Golf courses spread in Jackson Hole

JACKSON HOLE Expensive, private and almost-private golf courses are proliferating in Jackson Hole. There are two now, with three more planned. That means 900 more memberships, some at a cost of $100,000 plus annual dues, on top of the existing 920 memberships.

In reporting this, the Jackson Hole News & Guide wonders whether the market truly exists for this much private and high-end golf? The newspaper found several reports from 2001 that of supply outstripping demand, with the result of bankruptcies in beach resorts. However, the newspaper cited no evidence of financial difficulty in mountain resort valleys.

David Hutchinson, president of Valley Blue Sky Inc., a group of investors from Aspen and Sun Valley who are buying a planned golf course and real estate complex called Canyon Club, argues that there will be demand for "things that are special and of high quality."

The newspaper did find an expert who concluded that to make private golf courses work in high-mountain valleys with their short playing seasons that real estate has to be part of the proposition. That's usually the case, although the Eagle Valley where Vail and Beaver Creek are located has one course disassociated from real estate.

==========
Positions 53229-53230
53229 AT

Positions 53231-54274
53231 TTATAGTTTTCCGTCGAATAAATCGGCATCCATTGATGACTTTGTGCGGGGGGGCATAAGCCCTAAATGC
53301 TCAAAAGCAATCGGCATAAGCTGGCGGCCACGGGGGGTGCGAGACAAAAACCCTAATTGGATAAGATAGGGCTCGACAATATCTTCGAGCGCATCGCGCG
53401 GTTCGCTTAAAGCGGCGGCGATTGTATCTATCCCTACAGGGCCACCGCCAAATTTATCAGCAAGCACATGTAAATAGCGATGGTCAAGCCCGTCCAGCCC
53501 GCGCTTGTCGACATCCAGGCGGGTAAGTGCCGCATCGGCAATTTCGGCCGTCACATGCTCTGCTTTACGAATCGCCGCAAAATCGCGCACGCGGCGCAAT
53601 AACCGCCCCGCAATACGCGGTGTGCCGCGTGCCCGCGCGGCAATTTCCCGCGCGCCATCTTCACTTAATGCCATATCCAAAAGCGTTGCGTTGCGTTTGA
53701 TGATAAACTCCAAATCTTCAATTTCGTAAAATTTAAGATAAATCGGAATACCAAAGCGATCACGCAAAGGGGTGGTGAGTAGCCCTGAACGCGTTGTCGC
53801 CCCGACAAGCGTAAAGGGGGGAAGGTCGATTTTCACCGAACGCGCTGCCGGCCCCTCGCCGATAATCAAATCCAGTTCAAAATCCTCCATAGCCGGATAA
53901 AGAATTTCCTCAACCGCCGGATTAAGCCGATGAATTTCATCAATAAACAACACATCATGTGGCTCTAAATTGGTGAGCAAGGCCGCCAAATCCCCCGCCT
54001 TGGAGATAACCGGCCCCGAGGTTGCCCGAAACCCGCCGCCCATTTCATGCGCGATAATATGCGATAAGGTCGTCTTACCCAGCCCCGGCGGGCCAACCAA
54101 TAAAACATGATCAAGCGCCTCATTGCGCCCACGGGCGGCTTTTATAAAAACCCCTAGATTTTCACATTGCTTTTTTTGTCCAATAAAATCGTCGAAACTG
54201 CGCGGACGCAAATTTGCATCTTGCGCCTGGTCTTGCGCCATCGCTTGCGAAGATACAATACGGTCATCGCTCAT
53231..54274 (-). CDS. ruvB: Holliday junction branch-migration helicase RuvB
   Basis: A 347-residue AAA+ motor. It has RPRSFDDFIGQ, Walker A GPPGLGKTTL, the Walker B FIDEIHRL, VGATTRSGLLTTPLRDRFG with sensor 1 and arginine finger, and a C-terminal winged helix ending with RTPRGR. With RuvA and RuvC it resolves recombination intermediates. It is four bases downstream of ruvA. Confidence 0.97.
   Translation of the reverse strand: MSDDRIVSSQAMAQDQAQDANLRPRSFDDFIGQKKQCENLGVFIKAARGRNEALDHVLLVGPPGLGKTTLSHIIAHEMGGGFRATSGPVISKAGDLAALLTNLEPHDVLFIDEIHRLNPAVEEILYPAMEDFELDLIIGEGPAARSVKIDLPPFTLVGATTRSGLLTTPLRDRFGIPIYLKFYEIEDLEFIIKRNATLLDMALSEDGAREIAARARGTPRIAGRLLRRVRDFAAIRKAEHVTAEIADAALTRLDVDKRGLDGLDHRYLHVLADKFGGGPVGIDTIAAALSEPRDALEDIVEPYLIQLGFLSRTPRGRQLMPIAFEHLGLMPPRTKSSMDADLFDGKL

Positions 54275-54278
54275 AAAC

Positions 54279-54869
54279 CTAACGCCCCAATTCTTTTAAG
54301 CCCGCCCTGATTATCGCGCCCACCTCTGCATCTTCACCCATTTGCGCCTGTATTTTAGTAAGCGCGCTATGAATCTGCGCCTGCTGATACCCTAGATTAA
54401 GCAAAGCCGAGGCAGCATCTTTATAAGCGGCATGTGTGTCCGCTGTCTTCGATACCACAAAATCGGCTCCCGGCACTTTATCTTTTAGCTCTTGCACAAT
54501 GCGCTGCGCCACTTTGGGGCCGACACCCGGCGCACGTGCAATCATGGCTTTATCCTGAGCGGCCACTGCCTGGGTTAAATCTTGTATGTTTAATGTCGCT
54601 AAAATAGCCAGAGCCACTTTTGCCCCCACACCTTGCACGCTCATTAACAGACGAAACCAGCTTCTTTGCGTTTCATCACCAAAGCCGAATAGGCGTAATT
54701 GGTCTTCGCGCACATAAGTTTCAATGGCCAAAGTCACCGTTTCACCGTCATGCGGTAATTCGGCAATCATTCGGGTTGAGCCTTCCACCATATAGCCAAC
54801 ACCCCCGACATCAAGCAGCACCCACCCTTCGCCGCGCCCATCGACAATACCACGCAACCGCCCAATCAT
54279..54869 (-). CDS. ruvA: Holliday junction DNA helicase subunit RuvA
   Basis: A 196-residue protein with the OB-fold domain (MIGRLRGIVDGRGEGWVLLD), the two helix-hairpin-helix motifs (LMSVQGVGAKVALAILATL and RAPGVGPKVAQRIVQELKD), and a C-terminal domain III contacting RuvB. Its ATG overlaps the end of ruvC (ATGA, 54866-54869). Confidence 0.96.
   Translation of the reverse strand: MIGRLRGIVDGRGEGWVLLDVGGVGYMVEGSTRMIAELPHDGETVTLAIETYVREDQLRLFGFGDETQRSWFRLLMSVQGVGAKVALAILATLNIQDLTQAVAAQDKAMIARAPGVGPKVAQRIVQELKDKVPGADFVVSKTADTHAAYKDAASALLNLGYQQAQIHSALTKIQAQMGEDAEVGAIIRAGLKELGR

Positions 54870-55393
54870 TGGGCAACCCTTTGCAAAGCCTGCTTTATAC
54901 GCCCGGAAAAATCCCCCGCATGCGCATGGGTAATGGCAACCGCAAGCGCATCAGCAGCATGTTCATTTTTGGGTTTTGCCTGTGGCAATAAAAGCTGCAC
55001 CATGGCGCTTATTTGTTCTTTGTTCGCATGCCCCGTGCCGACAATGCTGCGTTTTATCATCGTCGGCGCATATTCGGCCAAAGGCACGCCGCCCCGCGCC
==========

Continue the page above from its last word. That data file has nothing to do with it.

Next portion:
Lake Tahoe continues to lose clarity

LAKE TAHOE, Calif. Work has begun on a new strategy to reverse the decline of Lake Tahoe, which has lost one-third of its clarity since the late 1960s. Scientists say the decline could become irreversible unless remedial steps are taken during the next 15 to 20 years.

A consortium of local, state and federal agencies are responsible for protecting the 1,645-foot-deep lake, which straddles the California-Nevada border. The lake's quality is tied closely to the activities on land around the shore.

To reduce pollution, the Tahoe Regional Planning Agency has tightly restricted development, allowing only 225 new homes per year in the basin. Local jurisdictions are given permits based on their progress toward achieving key environmental goals, explains the Reno Gazette-Journal .

The new strategy will be geared toward finding new ways to control sediment and settling dust, reports the Contra Costa Times . Automobile driving in the Tahoe Basin could be restricted, while property owners could see new building limits. On the other hand, developers could be allowed to pay fees that will be used to pay for pollution controls. That, in turn, could loosen some construction rules.

Michael Donahoe, of the Tahoe Chapter of the Sierra Club, said the project, called Pathway 2007, because it is to be complete by 2007, has "incredible potential" to help Lake Tahoe's future. He warned against giving too much weight to local business interests. "Most of the people in this basin want to protect the lake, but you have a few that still see it as their own profit center. For them, it's for sale," said Donahoe. "The preservation of this lake ought to be primary."